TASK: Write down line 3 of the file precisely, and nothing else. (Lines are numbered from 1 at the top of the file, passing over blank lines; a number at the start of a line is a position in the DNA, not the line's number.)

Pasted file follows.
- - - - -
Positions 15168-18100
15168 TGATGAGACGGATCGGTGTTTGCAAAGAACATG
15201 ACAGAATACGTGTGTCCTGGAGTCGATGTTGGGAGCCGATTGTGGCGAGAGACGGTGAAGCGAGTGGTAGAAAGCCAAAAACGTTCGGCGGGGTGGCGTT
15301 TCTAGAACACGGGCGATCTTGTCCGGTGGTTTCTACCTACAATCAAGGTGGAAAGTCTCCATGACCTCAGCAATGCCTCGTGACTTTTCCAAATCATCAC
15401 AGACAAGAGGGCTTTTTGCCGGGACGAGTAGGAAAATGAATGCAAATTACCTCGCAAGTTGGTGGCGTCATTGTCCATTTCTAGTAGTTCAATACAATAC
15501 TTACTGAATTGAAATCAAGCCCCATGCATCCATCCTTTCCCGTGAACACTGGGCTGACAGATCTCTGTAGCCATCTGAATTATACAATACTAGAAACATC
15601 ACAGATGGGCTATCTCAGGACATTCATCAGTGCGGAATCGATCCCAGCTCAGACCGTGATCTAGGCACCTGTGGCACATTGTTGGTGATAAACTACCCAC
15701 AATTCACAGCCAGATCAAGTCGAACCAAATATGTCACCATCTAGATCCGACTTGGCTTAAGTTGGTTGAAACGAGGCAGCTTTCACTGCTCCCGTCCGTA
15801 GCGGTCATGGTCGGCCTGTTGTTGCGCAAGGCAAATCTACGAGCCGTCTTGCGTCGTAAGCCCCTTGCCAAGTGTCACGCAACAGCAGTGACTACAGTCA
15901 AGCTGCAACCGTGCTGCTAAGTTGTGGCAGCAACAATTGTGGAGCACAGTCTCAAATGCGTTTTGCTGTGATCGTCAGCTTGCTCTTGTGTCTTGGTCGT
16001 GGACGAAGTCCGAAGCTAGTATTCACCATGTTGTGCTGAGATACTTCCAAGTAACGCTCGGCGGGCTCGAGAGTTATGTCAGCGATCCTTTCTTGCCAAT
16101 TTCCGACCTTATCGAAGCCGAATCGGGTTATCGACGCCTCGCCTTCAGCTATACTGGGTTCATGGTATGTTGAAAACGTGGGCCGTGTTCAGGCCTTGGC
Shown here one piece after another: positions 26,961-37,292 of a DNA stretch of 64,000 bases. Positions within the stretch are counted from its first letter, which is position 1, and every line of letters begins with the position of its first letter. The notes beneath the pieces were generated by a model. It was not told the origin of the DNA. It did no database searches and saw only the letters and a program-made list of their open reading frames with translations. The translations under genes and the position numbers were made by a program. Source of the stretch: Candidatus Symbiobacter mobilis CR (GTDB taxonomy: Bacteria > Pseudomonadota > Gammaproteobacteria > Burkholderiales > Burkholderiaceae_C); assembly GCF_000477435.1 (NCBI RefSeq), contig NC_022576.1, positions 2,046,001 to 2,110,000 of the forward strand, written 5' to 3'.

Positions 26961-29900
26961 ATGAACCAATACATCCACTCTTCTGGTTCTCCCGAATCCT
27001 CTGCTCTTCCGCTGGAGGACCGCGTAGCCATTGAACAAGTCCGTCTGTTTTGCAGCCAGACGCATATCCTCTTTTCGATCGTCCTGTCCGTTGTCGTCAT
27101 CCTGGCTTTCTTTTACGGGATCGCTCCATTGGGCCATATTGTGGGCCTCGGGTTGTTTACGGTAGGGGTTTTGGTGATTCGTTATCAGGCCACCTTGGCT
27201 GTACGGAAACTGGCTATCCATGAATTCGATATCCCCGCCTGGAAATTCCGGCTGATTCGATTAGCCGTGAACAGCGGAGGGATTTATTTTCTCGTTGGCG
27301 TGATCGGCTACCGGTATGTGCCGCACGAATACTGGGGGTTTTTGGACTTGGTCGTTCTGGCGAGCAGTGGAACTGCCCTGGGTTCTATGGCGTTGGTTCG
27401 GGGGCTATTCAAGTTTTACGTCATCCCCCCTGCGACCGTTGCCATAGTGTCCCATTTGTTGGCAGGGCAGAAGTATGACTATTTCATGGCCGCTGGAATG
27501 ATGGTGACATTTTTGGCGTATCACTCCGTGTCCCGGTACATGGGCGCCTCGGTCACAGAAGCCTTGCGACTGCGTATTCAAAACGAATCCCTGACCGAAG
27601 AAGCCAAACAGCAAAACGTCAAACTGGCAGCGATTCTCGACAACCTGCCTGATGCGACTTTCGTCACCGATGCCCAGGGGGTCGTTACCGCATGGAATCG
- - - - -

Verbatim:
15201 ACAGAATACGTGTGTCCTGGAGTCGATGTTGGGAGCCGATTGTGGCGAGAGACGGTGAAGCGAGTGGTAGAAAGCCAAAAACGTTCGGCGGGGTGGCGTT